xxx xxx xxx

ALBERTO A. LIM:

The remains of Mrs. Cristina (sic) Saludo.

ATTY. CESAR P. MANALAYSAY:

Is that the same body mentioned in this Airway Bill?

ALBERTO A. LIM:

Yes.

ATTY. CESAR P. MANALAYSAY:

What time did you receive said body on October 28, 1976?

ALBERTO A. LIM:

If I recall correctly, approximately 7:45 of October 28, 1976.

ATTY. CESAR P. MANALAYSAY:

Do you have any proof with you to back the statement?

ALBERTO A. LIM:

Yes. We have on our records a Transfer Manifest from American Airlines Number
204312 showing that we received a human remains shipment belong to Mrs. Cristina
(sic) Saludo or the human remains of Mrs. Cristina (sic) Saludo.

ATTY. CESAR P. MAIALAYSAY:

At this juncture, may I request that the Transfer Manifest referred to by the witness
be marked as an evidence as Exhibit II-PAL.

xxx xxx xxx

Mr. Lim, yesterday your co-defendant TWA presented as their Exhibit I evidence
tending to show that on October 27, 1976 at about 2:00 in the, afternoon they
delivered to you a cargo bearing human remains. Could you go over this Exhibit I
and please give us your comments as to that exhibit?

ATTY. ALBERTO C. MENDOZA:

That is a vague question. I would rather request that counsel propound specific
questions rather than asking for comments on Exhibit I-TWA.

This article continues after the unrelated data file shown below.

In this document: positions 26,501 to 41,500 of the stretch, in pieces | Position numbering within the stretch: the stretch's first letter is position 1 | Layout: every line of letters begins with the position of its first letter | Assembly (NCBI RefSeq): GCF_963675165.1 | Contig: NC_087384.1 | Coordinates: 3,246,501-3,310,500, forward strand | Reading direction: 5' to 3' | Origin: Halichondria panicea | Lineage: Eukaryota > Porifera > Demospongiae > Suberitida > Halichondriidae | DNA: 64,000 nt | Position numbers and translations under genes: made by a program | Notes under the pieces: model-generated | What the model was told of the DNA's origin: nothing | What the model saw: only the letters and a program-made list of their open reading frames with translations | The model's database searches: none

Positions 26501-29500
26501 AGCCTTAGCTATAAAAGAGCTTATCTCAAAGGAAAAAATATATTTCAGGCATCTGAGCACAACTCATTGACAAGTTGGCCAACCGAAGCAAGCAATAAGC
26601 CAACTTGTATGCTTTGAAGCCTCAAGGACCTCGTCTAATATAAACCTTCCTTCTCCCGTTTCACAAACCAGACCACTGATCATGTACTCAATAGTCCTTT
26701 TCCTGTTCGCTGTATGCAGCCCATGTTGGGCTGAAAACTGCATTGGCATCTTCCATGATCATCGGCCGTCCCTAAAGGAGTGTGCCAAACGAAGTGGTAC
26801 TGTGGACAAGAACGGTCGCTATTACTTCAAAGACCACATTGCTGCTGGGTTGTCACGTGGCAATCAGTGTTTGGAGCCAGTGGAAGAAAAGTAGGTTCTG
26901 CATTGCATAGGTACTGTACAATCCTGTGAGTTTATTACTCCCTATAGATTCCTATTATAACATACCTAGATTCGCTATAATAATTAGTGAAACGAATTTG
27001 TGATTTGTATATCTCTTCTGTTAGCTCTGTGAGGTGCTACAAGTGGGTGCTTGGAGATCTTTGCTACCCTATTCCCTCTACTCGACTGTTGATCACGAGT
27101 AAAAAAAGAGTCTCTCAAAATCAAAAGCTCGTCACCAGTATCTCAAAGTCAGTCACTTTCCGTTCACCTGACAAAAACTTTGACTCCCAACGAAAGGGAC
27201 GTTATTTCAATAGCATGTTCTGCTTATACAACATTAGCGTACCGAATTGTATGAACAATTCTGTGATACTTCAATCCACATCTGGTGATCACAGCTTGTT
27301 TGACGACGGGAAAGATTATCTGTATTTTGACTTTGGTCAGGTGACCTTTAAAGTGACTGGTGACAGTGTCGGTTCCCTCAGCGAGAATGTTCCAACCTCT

ATTY. CESAR P. MANALAYSAY:

In that case, I will reform my question. Could you tell us whether TWA in fact
delivered to you the human remains as indicated in that Transfer Manifest?

ALBERTO A. LIM:

Yes, they did.

ATTY. CESAR P. MANALAYSAY:


TRANSPORTATION LAW REVIEWER Compiled by: Paul Balbin
Arellano University School of Law
I noticed that the Transfer Manifest of TWA marked as Exhibit I-TWA bears the same
numbers or the same entries as the Airway Bill marked as Exhibit I-A PAL tending to
show that this is the human remains of Mrs Cristina (sic) Saludo. Could you tell us
whether this is true?

ALBERTO A. LIM:

It is true that we received human remains shipment from TWA as indicated on this
Transfer Manifest. But in the course of investigation, it was found out that the human
remains transferred to us is not the remains of Mrs. Cristina (sic) Saludo this is the
reason why we did not board it on our flight. 38

Petitioners consider TWA's statement that "it had to rely on the information furnished by the shipper" a lame excuse
and that its failure to prove that its personnel verified and identified the contents of the casket before loading the
same constituted negligence on the part of TWA. 39

We upbold the favorable consideration by the Court of Appeals of the following findings of the trial court:

It was not (to) TWA, but to C.M.A.S. that the Pomierski & Son Funeral Home delivered the casket
containing the remains of Crispina Saludo. TWA would have no knowledge therefore that the
remains of Crispina Saludo were not the ones inside the casket that was being presented to it for
shipment. TWA would have to rely on there presentations of C.M.A.S. The casket was hermetically
sealed and also sealed by the Philippine Vice Consul in Chicago. TWA or any airline for that matter